Author : Bill Knight
Wannabe copywriters often check out my site for information relating to my services and fees. And quite right too! I still give my competitor's websites a 'gander' every now and then, in case they're doing something that I should be doing.
I receive many emails from students working towards their marketing or other media degrees, asking for a few tips about securing work in the 'Copywriting Industry' I didn't realise we had an industry! If we have, it's surely a cottage industry because most copywriters are freelancers who work on their own and usually from home.
"Well what about advertising and marketing agencies?", They enquire. "Well what about them?", I ask. And so it goes on and on until they realise that a copywriter who works for a structured and institutional organisation, is a totally different animal to that of the freelancer.
Institutional versus Freelance
So what are the differences between them? There are many. Let's look at the agency writer. He or she is likely a talented person with creative skills and a good command of the English language. They will have learned, from their course work, the psychology of selling, aspects of communication and how to write in a flowing and interesting style.
Each day, at the agency office, they will work on their assignments, which have been delegated to them by their manager. Their work will be scrutinised by their manager or team leader, who, in the interests of their company, will decide whether it's worthy of publication.
After a couple of years, doing similar 'run of the mill' stuff, they may be offered the opportunity of coming up with something completely original. All by themselves, with no guidance, un-tethered by their mentor. And, in the interests of the company, not to mention their job security, they will produce something as institutional as they have been doing previously. They'll play it safe. Well wouldn't you?
Eventually, their creative awareness and talent may break through the institutional membrane and they'll want to move on. They'll want to do something for themselves. They may even become a freelancer.
A freelancer is just about anyone with a passion and a flair for writing. Some have started out on their career path by working for agencies, some have graduated in English and just feel 'qualified' to do the job, whilst others come into the 'industry' from a variety of other routes.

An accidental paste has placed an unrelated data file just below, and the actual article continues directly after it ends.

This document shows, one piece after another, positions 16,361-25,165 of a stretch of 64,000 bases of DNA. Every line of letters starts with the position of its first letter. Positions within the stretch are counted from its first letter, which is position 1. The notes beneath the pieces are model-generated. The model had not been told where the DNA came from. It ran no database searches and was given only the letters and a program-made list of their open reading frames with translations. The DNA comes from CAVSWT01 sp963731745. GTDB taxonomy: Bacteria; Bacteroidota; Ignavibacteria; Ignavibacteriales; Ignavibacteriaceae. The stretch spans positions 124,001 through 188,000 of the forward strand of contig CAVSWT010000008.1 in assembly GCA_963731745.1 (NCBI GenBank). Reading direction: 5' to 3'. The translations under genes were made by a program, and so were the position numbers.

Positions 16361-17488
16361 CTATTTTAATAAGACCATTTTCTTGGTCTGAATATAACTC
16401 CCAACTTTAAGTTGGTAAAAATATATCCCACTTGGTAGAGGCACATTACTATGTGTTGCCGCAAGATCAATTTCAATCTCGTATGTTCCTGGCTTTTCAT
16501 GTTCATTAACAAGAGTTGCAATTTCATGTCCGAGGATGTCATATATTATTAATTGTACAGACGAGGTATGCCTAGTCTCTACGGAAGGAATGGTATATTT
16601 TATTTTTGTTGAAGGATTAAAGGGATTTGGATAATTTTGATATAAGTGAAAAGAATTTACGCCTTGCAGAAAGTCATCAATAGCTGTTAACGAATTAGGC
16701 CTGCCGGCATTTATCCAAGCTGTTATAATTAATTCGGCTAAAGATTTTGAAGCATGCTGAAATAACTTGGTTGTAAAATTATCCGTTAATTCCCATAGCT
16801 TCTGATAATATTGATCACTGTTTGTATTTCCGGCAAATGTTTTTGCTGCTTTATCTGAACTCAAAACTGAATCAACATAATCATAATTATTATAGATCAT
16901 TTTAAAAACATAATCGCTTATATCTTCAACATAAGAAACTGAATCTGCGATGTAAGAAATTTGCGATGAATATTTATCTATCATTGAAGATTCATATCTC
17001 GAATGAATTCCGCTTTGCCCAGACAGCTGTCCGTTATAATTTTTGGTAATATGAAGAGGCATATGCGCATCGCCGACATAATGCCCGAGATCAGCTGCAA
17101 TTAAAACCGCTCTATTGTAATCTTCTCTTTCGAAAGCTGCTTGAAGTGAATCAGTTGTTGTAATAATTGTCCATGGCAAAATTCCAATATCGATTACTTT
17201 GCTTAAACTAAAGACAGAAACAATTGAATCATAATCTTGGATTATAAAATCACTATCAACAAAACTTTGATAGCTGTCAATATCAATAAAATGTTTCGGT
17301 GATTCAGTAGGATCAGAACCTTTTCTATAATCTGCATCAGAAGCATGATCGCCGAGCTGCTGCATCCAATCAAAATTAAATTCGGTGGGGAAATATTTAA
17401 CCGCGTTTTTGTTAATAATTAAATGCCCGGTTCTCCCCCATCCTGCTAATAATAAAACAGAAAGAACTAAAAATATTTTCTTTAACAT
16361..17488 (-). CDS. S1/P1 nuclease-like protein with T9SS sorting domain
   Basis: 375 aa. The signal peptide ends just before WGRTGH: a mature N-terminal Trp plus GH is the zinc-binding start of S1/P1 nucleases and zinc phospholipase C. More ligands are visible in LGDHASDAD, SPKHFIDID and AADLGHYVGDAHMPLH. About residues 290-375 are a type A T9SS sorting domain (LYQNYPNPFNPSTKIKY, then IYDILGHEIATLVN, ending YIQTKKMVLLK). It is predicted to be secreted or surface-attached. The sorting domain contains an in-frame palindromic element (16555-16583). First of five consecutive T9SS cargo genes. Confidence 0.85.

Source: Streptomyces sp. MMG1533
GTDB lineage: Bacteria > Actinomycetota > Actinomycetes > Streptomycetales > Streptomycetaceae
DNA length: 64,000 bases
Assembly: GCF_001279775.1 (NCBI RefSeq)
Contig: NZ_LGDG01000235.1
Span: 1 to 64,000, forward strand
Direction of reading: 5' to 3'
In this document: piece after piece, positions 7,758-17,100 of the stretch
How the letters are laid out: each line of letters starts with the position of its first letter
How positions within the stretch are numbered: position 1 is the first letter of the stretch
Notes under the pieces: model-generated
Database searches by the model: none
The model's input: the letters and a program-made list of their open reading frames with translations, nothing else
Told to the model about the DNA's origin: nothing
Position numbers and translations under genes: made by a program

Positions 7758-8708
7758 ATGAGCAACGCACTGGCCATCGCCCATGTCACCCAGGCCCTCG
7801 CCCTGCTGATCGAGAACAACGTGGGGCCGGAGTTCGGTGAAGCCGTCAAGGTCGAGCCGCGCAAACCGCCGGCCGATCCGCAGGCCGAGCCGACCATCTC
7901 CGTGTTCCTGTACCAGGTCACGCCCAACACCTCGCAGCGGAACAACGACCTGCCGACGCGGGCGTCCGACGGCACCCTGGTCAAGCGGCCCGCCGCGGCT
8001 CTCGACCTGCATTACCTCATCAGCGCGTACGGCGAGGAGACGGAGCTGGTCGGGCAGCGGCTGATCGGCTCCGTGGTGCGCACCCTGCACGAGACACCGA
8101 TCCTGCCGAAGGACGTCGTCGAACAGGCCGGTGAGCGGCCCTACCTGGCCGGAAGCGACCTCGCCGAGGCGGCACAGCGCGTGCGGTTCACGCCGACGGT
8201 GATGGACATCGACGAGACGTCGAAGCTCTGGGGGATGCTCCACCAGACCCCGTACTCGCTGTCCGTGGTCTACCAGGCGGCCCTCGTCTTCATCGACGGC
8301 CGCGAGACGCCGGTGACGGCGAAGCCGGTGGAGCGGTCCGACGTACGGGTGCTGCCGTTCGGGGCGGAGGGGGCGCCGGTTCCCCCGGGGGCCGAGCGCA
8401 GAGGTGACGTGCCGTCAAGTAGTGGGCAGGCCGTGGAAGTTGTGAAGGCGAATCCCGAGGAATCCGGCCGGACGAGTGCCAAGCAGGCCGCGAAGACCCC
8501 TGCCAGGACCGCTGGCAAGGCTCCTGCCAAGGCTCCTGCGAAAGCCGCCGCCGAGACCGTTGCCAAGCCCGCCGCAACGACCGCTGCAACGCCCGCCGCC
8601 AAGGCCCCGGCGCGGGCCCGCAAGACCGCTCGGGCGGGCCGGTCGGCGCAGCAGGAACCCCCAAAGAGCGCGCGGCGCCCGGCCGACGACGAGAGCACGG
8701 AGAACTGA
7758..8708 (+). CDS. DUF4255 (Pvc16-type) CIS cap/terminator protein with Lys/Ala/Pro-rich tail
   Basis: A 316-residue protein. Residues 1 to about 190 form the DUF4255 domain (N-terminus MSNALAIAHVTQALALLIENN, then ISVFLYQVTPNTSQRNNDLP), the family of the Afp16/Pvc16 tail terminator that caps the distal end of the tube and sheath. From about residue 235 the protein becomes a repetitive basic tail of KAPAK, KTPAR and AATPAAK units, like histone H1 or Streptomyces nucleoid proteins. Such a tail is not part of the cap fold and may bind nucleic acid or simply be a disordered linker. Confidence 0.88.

By whichever means, once they become a freelancer, they quickly learn to survive. To survive and prosper as a freelancer you must have the ability to adapt, diversify and develop the skill of writing in any and every style humanly possible. But there's more! You will have to meet deadlines, sometimes work for less than the lower national wage limit and learn to turn your brain inside out. Sounds painful!
What does it all amount to? What's the bottom line?
Let's summarise thus far.
A copywriter working for an agency will work in a nice warm office with nice friendly colleagues, writing simple institutional letters, brochures, ads and information packs. They'll be paid somewhere between 18K to 26K, get 4 to 5 weeks annual paid holiday and get to slag off the boss at the office Christmas party.
Sounds pretty good to me. If you want to be a copywriter, I recommend you go down this path. It offers a good salary and a steady secure position.
The freelancer's life is not so clear cut. They mostly work on their own, write all kinds of stuff about everything and wonder where their next packet of fags is going come from. They only take short breaks, get stressed and slag everyone off at any party.
They're self-employed, so have to keep accounts. They have to buy all their own stationery, stuff their own letters and post off their mailings. They have to advertise or even worse, they have to compete to sell their services for a pittance to unknown clients through some online freelance website. The pits!
Sounds terrible doesn't it? Then why do we do it?
The uncovered truth about freelancing
Well, obviously I can't speak for everyone so I'll tell you why I do it and how I do it. "Listen up"
The main reason I write for a living is because I love it. I've always been a creative person so writing comes as second nature. And let's face it, it's not very difficult to do.